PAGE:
Hubble Units:

The Hubble constant H_0 is the relative rate of expansion of the universe (or the rate of expansion of the universe per unit length). It is a fundamental parameter of modern cosmology. The Hubble units are characteristic quantities for the observable universe dervied the Hubble constant. Characteristic quantities are quantities that characterize a system. A characteristic quantity may be just a vague scale size (except for its precise definition) or it can have a precise meaning (beyond what its definition suggests). The Hubble units are of the former class, except that for the critical density and except for certain Friedmann-equation (FE) models where a precise meaning many occur.

The Hubble units (except that for the critical density) are of less interest since circa 1998 when a standard model of cosmology (SMC, Λ-CDM model) appeared for which characterizing parameters with precise meanings exist. Even if the Λ-CDM model needs revision or replacement (which is may due to the Hubble tension), those characterizing parameters are likely to endure.

What is the Hubble tension? Beginning circa and continuing to the present (circa 2021), there has been an disagreement in the determination of the Hubble constant between its indirect measurement (H_0 ≅ 68 (km/s)/Mpc) and its direct measurement (H_0 ≅ 74 (km/s)/Mpc) (see Wikipedia: Hubble's law: Measured values of the Hubble constant). Circa 2021 the disagreement is ∼ 4 standard deviations (i.e., 4) σ). The disagreement is called the Hubble tension. Resolving the Hubble tension may as aforesaid require revising or replacing the Λ-CDM model. For more details, see hubble_tension.html and Wikipedia: Hubble's law: Measured values of the Hubble constant.

Given the Hubble tension, it seems best in calculating Hubble units to adopt a fiducial value for Hubble constant that CANNOT be wrong by more than a few percent and is a nice round number. So we adopt H_0_fiducial=70 (km/s)/Mpc. We then define the reduced Hubble constant h_70 = H_0/[70 (km/s)/Mpc] and write the Hubble units with explicit h_70 factors.

1. Hubble constant H_0 = 70*h_70 (km/s)/Mpc: relative rate of expansion of the universe (or the rate of expansion of the universe per unit length).
2. Hubble time = 1/H_0 = (4.4081*10**17 s)/h_70 = (13.968 Gyr)/h_70: For cosmological models with Big Bang singularity, the Hubble time should be of order the age of the observable universe. In the Λ-CDM model, current best value for age of the observable universe = 13.797(23) Gyr (Planck 2018). It is actually just a coincidence that Hubble time and the current value are so close.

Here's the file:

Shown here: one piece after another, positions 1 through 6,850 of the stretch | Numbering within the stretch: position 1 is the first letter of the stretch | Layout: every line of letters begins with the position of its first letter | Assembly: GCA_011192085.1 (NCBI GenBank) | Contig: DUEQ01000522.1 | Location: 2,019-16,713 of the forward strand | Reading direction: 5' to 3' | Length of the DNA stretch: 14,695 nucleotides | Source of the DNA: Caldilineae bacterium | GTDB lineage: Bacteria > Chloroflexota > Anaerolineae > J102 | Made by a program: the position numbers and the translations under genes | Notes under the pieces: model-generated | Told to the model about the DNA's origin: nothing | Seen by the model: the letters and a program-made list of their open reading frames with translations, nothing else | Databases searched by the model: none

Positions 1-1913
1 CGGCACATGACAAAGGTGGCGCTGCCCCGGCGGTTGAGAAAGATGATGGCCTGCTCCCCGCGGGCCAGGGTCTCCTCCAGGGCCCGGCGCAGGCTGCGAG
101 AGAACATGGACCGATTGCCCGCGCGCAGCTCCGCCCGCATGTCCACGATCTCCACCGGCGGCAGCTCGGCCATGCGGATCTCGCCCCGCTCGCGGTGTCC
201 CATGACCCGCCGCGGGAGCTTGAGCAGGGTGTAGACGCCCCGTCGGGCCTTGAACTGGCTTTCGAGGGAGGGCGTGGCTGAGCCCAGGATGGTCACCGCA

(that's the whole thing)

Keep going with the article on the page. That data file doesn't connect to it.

3. Hubble length = L_H = c/H_0 = 4.2827 Gpc/h_70 = 13.968 Gly/h_70: For cosmological models with Big Bang singularity, the Hubble length should be of order the proper radius of the observable universe. In the Λ-CDM model, current best value for proper radius of the observable universe = 14.25 Gpc = 46.48 Gly which, in fact, is 3.327 times the Hubble length. So there no close agreement between Hubble length and proper radius of the observable universe.
4. critical density ρ_c = 3H_0**2/(8πG) = (9.20387*10**(-27))*h_70**2 kg/m**3 = (1.35983*10**11)*h_70**2 M_☉/Mpc**3: In the Friedmann-equation (FE) models (which include the Λ-CDM model), the ratio of average density ρ of all the mass-energy of the universe (i.e., baryonic matter, electromagnetic radiation (EMR) (most importantly the cosmic background radiation), cosmic neutrino background, dark matter) to the critical density determines the spatial geometry. This ratio is the density parameter Ω = ρ/ρ_c:
1. Ω < 1: hyperbolic space or negative curvature space.
2. Ω = 1: Euclidean space or flat space.
3. Ω > 1: hyperspherical space or positive curvature space.
If the Friedmann-equation (FE) models are taken to apply to the whole universe (which formally they do) rather than to a part (in which the observable universe is embedded), then negative curvature space and flat space are imply an infinite universe or open universe and the positive curvature space implies a finite universe or closed universe, but with NO boundary: the 2-dimensional analogue is the surface of a sphere. Currently, the best observed Ω = 0.000(5) (Planck 2015) which is means the observable universe has flat space to within observational error, but the possibility of slight negative or positive curvature is open.